Roxbury Drive is one of the city’s most iconic streets, historically known for being the home of street stars such as Lucille Ball, James Stewart, Peter Falk, Jack Benny, Diane Keaton and Madonna. In recent decades, many of its original homes have either been destroyed or significantly altered, with some residents expressing concern that the area’s spirit has been permanently damaged.

Keaton, who is also a board member of the Los Angeles Conservancy, was one of several community members who filed applications in favor of preserving 1001 N. Roxbury Drive.

“I used to have two houses on Roxbury Drive,” Keaton wrote. “I just love the history of the area, not to mention the street. Now I’m begging you, we can’t afford [the] 1001 North Roxbury Drive home will be another disaster for our city. This charming and historic home must be preserved for us and future generations.

“I have visited this house in the past and admired and been in awe of its beauty, and it would be a tragedy if the demolition statistics were not only unnecessary but devastating.”

Producer Jerry Bruckheimer and his wife Linda also wrote the advice.

“By any measure, this is a typical Beverly Hills mansion that has added grace and character to this star-studded area since the early 1940s,” Bruckheimer wrote. “However, the new owner hates everything about this place except the land it was built on. Instead of looking for building land or the perfect home to restore, the remedy—all too common—was to target 1001 N. Roxbury Drive, buy it for a whopping sum, and destroy it. This is absolutely insane. Just imagine that balls and bulldozers wipe out the entire corner of Roxbury and Lexington, and the term “deafness” takes on a new meaning. Losing another architectural treasure would be unthinkable and heartbreaking under any circumstances. But it’s even more shocking in this era when our environment takes center stage and conservation, conservation and recycling efforts are critical to our well-being.”

However, the members of the Council ultimately decided that they could not make decisions based on public opinion alone. In particular, council members noted that none of the articles submitted for historical review of the house mentions the name of the architect.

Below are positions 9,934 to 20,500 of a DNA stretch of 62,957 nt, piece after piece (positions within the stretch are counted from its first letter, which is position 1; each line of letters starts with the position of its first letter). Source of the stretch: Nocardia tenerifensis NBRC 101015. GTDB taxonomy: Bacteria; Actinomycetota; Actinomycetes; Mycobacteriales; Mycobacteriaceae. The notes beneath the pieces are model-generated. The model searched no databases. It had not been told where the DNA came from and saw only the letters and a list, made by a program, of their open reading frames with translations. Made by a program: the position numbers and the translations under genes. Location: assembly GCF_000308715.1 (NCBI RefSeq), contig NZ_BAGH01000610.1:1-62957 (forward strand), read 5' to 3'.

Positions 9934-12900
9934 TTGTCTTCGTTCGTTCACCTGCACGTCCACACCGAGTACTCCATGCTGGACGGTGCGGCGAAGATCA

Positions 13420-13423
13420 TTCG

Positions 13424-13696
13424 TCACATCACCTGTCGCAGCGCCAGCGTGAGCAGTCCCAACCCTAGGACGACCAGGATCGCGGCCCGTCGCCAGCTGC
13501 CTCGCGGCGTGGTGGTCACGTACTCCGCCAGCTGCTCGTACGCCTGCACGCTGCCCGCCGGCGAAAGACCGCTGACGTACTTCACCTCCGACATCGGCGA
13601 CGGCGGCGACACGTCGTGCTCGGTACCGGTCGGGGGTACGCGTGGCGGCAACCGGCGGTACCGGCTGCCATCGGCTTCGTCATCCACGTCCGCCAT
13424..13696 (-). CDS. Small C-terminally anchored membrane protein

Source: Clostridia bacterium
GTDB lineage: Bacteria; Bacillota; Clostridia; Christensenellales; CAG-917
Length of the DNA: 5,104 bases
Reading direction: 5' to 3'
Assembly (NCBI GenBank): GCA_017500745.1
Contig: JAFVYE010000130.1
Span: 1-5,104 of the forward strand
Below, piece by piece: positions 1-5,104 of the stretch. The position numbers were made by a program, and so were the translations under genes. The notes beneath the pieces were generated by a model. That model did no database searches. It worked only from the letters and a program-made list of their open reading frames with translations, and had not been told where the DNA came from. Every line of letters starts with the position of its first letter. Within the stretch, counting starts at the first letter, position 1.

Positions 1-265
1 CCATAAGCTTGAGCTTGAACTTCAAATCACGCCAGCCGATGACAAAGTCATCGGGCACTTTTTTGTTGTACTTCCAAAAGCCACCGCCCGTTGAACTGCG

“Yes, I love this house,” Mayor Lily Bosse said. “I live a few blocks from here and walk by every day. But what a job I have… I have to make difficult decisions. Sometimes in our lives we have to make difficult decisions based on what we need to do, and for me that means being a good advisor. Because you can say that they will not make a decision for your friend, not because of a letter from a celebrity. They do it because of the wisdom that is in front of them.”

Council member John Mirisch was the only one to vote “no” on the issuance of the certificate of disqualification.

“I think you can do it through the dual lens of emotion and objectivity,” Mirish said. “Because I think in this case they go hand in hand and I think it ends up being about our house. It is often said that the house is a sacred place, and we do not live only in a separate house. I think this is a sad day for Beverly Hills. I’m afraid that today will go down in history as the moment when we … failed our children and grandchildren, as well as our parents and grandparents. From my point of view, 1001 Roxbury is a really wonderful, excellent work.”

“As City Council member Mirish so beautifully put it: ‘If something is gone, it is gone forever. He was the only city council member who voted against the demolition. Now our only hope is that the current owner wakes up like Ebenezer Scrooge and changes his mind,” Martino said.